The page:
PERFORMING FOR SULTAN ABDÜLHAMID II
One of the leading artists of the French stage in the 1900s was Réjane (her real name was Gabrielle Charlotte Réju). A player at the Comédie Française, Réjane came to Istanbul for the first time in 1905 and performed four different roles together with the other prominent artists in her troupe. Coming to Istanbul again five years later, Réjane performed this time at the Varyete Theater. She also staged four plays in Beyoğlu in 1914. Madame Judic, who first came to Istanbul in 1891, is another actress who enchanted Turkish audiences, staging five different plays from her repertoire at the New French Theater. She returned to Istanbul at the beginning of 1896, performing this time in three plays as well as playing for Sultan Abdülhamid II on the stage of the Yıldız Palace Theater. Georgette Blanc is the actress who introduced Turkish audiences to Maurice Maeterlinck, a rising star at the time who was taking his place among Europe’s leading writers. Blanc, who came to Istanbul at the beginning of 1904, played in Maeterlinck’s ‘Joyzelle’, ‘Aglavaine et Sélysette’ and ‘L’Intruse’ at the Odeon Theater. Among them, ‘Joyzelle’ had premiered in Paris only a year earlier.
Suzanne Desprès is another prominent actress of the period. The wife of French theater great Lugné-Poe, who founded the group known as ‘L’Oeuvre’, Desprès introduced Istanbul audiences to the works of Ibsen. Like Sarah Bernhardt, she also played Hamlet. The Turkish theater giant Muhsin Ertuğrul was strongly influenced by this couple, whom he met in Paris where he followed their work, and even devotes a special section to them in his memoirs. So impressed was Ertuğrul after seeing Desprès as a female Hamlet that he put Nur Sabuncu and Ayla Algan on stage for the first time.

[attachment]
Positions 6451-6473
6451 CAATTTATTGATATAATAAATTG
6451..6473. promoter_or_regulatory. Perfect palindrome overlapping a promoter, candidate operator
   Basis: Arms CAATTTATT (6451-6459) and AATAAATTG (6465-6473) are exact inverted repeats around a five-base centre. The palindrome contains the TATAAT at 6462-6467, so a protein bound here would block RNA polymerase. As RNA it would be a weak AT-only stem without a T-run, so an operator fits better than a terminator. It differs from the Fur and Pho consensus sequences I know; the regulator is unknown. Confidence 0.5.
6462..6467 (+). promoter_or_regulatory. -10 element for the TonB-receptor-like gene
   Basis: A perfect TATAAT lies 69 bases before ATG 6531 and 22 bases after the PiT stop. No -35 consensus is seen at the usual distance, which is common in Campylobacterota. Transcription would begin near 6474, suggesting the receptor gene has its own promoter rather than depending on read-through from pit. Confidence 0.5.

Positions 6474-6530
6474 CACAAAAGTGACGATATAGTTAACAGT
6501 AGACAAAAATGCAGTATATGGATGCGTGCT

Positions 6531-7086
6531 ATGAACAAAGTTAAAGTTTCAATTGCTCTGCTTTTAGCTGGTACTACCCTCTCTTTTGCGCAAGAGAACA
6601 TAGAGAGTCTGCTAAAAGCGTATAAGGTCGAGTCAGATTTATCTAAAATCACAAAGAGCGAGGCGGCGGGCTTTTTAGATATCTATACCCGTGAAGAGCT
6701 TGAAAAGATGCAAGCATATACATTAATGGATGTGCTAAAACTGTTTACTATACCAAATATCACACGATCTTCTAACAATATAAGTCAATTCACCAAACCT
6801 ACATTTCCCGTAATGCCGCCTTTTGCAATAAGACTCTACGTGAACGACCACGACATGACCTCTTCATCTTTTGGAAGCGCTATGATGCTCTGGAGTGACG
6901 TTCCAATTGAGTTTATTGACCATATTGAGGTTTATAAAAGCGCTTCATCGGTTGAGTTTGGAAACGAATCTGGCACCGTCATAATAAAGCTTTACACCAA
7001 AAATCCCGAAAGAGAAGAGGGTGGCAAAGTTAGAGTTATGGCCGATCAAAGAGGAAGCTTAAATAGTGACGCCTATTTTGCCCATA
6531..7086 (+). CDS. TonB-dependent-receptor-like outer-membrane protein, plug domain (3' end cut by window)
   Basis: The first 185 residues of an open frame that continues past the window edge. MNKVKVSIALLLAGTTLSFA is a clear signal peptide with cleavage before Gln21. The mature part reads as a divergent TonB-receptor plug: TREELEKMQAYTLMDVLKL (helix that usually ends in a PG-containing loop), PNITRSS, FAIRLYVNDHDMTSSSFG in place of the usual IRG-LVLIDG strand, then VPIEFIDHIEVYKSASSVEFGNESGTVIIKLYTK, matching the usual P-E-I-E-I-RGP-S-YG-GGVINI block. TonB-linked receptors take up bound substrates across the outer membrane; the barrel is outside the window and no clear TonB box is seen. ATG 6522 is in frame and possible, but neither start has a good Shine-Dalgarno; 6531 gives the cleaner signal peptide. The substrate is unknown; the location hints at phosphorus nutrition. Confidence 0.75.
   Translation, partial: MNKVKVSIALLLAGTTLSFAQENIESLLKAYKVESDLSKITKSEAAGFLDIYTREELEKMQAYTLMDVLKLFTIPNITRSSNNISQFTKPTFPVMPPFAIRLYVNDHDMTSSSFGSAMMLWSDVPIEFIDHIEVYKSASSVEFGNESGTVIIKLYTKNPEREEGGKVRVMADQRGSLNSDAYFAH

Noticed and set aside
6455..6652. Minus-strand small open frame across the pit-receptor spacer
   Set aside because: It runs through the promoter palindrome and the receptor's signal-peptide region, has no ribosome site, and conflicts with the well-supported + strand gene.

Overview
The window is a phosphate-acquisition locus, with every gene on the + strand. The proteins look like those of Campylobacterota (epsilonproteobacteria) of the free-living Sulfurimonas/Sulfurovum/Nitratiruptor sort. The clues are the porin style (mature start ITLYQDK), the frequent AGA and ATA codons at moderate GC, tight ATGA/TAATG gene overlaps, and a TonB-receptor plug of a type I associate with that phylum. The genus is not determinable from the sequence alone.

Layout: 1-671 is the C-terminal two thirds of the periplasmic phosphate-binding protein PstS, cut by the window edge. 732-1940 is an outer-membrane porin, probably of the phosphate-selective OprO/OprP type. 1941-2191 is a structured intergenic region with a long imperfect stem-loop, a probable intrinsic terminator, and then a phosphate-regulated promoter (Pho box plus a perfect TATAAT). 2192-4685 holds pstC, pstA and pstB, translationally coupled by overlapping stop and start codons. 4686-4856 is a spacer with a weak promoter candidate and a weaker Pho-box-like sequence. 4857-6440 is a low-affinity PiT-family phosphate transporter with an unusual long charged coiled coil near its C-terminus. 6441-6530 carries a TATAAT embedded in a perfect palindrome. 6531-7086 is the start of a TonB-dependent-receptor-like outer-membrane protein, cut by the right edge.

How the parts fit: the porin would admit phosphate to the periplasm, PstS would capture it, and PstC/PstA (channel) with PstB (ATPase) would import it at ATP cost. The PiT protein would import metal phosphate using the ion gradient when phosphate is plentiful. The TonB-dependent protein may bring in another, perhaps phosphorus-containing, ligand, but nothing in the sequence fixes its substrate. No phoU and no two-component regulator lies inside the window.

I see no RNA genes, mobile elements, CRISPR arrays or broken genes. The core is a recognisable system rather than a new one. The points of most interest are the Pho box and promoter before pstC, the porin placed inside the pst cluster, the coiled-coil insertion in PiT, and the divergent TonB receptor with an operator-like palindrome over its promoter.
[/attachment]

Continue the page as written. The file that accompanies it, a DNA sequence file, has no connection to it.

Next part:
Desprès’s first visit to Istanbul was in 1906 with the group ‘L’Oeuvre’, which performed at the Tepebaşı theater. Playing the role of Nora in ‘A Doll’s House’ on her first visit, the actress again presented two Ibsen plays on her 1908 visit as well as works by other important playwrights. In 1909 she performed the classics, ‘Phédre’ and ‘Electra’. Desprès’s last visit was in 1911 when she staged, among other prominent works, a play by Jules Renard entitled ‘Poil de Carotte’, in which she donned male garb to play a despondent red-haired youth. Last but not least, I would like thank our own star, Yıldız Kenter, for being my inspiration for this piece of writing...